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Wednesday, March 14, 2007

Bula, Marie! You’re on Fiji-Time Now…

Rocky shorelines, crystal blue water, eco-friendly resorts, stunning coral reefs, swaying palm trees and the warmest, loveliest people I’ve ever met. That’s a tip-of-the-iceberg portrait of the northern reaches of Fiji’s islands, which include Vanua Levu and Taveuni. I was taken off-guard when I arrived in Fiji; an island is an island, right? Wrong. I thought that before I went to Bali and was floored by how much of an impression it left on me. The same with Fiji. Before arriving, the South Pacific conjured the white sandy beaches of dream worlds, images crafted by Michener and Stevenson, tabloid portrayals of Marlon Brando’s French Polynesia and honeymoon couples lazing away days in overwater bungalows. Yet as I realized in Fiji, there’s oh-so-much more. Fiji is indelibly inked into my travel memories as the new favorite (as I’m sure over the last couple of years, I’ve said that more than once). A place where time doesn’t matter and loving thy neighbor comes naturally, Fiji was a country that I didn’t want to ever leave.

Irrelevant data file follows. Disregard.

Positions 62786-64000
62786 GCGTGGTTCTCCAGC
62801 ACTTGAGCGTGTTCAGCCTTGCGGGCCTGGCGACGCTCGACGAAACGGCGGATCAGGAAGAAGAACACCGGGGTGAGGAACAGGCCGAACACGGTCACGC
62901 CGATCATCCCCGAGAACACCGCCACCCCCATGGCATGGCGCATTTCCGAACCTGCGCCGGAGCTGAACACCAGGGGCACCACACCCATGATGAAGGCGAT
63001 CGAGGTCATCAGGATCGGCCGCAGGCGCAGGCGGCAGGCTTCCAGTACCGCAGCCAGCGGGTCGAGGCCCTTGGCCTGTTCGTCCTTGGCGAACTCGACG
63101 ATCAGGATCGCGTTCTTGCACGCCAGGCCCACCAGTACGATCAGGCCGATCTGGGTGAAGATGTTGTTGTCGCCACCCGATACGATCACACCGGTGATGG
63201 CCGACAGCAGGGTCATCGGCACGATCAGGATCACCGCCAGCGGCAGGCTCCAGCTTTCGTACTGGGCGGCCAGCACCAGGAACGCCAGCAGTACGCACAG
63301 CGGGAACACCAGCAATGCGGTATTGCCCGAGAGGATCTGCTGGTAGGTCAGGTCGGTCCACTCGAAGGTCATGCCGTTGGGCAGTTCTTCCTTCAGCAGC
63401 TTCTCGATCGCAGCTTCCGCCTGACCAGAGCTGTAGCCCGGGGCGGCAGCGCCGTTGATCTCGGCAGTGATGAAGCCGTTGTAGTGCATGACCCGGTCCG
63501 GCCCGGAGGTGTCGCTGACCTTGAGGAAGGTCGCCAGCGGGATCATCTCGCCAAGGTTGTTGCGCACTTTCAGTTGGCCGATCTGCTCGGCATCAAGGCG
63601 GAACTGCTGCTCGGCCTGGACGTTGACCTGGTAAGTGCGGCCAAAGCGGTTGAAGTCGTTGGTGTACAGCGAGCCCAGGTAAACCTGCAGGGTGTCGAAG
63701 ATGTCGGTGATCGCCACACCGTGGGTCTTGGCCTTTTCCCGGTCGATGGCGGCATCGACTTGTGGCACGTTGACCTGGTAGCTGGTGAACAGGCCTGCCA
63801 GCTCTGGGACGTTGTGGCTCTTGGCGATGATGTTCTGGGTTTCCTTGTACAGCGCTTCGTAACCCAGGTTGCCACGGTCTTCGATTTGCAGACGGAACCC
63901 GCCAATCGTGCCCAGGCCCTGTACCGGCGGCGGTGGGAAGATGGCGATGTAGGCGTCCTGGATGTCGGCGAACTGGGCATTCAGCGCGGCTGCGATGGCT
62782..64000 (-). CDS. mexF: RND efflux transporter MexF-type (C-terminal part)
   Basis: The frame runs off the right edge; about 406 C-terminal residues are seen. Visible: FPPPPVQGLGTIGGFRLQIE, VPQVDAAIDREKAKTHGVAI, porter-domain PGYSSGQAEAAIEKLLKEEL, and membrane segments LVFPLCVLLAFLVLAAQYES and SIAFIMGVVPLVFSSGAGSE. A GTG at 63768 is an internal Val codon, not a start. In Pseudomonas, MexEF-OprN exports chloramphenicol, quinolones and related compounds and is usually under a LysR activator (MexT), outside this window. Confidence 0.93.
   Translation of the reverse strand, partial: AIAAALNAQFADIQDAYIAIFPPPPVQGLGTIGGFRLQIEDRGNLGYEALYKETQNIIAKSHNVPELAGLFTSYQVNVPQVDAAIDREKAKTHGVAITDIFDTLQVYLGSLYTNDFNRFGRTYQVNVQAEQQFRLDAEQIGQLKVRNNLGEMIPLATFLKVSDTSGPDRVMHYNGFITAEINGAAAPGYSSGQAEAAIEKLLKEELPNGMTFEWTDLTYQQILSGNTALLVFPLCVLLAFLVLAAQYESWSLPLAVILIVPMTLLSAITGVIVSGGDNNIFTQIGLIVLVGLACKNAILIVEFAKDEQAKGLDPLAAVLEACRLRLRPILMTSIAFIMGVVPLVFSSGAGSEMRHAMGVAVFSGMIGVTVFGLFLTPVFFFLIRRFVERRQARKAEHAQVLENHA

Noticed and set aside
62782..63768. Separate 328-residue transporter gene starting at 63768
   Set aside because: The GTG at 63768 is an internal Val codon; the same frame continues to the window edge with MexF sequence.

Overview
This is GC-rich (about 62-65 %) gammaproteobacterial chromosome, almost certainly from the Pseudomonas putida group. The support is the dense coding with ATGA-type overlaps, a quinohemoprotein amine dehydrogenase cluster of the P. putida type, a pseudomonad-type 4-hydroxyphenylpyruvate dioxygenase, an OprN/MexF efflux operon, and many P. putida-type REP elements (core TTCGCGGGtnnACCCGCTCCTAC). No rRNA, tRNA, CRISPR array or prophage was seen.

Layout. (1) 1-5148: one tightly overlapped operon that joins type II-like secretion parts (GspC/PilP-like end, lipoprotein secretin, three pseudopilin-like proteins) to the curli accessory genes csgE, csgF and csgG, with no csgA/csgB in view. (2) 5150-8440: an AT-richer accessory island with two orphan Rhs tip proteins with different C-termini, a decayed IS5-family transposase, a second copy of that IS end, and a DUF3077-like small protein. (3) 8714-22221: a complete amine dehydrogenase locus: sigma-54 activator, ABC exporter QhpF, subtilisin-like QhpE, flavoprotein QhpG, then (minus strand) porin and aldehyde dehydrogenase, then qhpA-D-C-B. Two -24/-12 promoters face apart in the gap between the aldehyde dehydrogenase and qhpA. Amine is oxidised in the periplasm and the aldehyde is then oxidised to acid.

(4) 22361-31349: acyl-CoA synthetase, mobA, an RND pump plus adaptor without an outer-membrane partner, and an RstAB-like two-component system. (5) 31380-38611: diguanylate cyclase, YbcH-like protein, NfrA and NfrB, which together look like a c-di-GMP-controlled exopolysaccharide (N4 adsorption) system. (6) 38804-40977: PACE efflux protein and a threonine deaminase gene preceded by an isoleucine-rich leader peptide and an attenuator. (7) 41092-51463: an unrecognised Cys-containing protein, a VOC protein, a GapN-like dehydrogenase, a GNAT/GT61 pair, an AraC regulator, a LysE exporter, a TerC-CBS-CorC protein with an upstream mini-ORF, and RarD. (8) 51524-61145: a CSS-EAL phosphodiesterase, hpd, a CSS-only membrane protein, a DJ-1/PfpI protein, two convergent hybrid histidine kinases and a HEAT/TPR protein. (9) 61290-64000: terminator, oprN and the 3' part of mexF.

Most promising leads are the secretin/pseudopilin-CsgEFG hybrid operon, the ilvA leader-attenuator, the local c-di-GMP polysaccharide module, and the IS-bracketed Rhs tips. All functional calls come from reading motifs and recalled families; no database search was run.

I woke at 3:30 AM in Auckland to catch the first airport shuttle of the day. Tired and cranky, I arrived to the international terminal at 4:30 for my 7 AM flight to Nadi (pronounced Nandi by Fijians) only to be told that I had mistaken the time. Huh? It was 7 PM. A joke? I don’t make organizational mistakes. Must be a joke. Yeah, not so much. All prepared to jump on a plane, fall back to sleep and arrive in the tropics, my whole day required an immediate re-plan. First, frantic calls to the SF and North Carolina based travel agents who e-booked this part of my trip. Cancel my Fiji inter-island flight, push to the next day; aware the north resort that I’d be a day late, arrange for a substitute Nadi hotel, arrange transfers. From 4:30 – 6:00 AM, I payphone re-planned. Then called my sister to bitch about it. Sometimes, a girl just needs a good bitching.